Submitted by Suanne Z. Thamm
Reporter – News Analyst
September 8, 2015 1:00 a.m.
The Labor Day holiday is upon us. Fernandina Beach residents begin to shake off those lazy days of summer and turn their attention toward fall activities like football, preparing for winter holidays, and renewing their volunteer efforts on behalf of the city’s many worthy non-profit organizations. The kids are back in school; the snowbirds have begun returning to their winter nests. Routine is beginning to take shape once again.
An important part of Fernandina Beach’s fall routine is city commission elections. This year we get to select two city commissioners, who will represent us and help determine city policies on many important issues for the next three years. Not easy choices for us citizens; not easy work for the candidates who win election.
How do we determine the candidate who will best serve the city? Do we vote for the person we know best? The one who goes to our church? The one we’d feel most comfortable having a beer (or tea) with? Or maybe the one who promises to fix everything that is wrong with the city and fulfill longstanding community wishes while cutting the size of government, lowering taxes and eliminating fees?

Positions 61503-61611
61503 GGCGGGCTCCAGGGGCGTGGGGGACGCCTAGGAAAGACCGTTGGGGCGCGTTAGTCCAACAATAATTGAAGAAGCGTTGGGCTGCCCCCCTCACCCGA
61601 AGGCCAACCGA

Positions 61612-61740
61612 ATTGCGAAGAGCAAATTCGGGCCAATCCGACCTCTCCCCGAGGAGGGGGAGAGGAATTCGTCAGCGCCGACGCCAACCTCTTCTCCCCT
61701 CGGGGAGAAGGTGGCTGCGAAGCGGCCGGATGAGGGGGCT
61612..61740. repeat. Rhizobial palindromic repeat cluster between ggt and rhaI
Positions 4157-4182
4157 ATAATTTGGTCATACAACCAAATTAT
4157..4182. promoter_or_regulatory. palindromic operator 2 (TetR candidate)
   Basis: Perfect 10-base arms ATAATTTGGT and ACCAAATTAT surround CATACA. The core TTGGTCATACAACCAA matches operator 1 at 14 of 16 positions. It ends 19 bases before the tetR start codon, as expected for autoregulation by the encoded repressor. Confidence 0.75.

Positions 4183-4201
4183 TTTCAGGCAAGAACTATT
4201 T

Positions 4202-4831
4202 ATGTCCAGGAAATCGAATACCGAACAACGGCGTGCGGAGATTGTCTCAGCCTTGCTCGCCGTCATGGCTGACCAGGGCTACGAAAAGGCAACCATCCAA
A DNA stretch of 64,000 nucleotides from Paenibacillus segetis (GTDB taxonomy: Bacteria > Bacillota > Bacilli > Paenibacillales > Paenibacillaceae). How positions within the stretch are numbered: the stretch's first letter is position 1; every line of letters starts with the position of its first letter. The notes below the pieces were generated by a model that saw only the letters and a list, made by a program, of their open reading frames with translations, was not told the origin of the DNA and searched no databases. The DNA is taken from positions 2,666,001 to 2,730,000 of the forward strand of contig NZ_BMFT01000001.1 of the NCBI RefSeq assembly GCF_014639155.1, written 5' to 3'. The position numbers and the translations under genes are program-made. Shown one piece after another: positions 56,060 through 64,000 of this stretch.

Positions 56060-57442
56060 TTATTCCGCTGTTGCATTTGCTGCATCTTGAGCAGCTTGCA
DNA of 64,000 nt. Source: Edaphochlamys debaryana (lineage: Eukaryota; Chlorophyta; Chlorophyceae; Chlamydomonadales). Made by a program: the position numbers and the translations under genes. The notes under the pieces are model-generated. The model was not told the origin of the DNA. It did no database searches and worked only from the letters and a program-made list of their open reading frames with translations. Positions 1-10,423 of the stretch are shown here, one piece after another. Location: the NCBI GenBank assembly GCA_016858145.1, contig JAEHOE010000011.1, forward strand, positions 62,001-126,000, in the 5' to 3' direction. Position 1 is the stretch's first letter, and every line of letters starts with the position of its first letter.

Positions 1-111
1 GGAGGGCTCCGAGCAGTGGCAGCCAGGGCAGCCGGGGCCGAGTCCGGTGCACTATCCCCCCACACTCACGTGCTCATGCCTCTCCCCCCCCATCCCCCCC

With each election voters must choose between what they want in commissioners and what they need. Sometimes these factors overlap, like ethics, honesty, respect for their peers and the citizenry. But at some point these two lists diverge, presenting hard choices. I would like to think that most city voters have outgrown Santa Claus and any belief that by merely clicking the heels of those red slippers they can go back to the days of no bridge from the mainland, beach driving and a thriving shrimping industry. No matter how tempting the thought, all city problems cannot be blamed on tourists and newcomers—or the mills and the port. Nor will the solutions to city problems come without costs, changes to the way government operates, and without commissioners making hard choices that may cost them friends and political allies. In short, we the voters may need to take that spoonful of medicine without the benefit of sugar or Mary Poppins.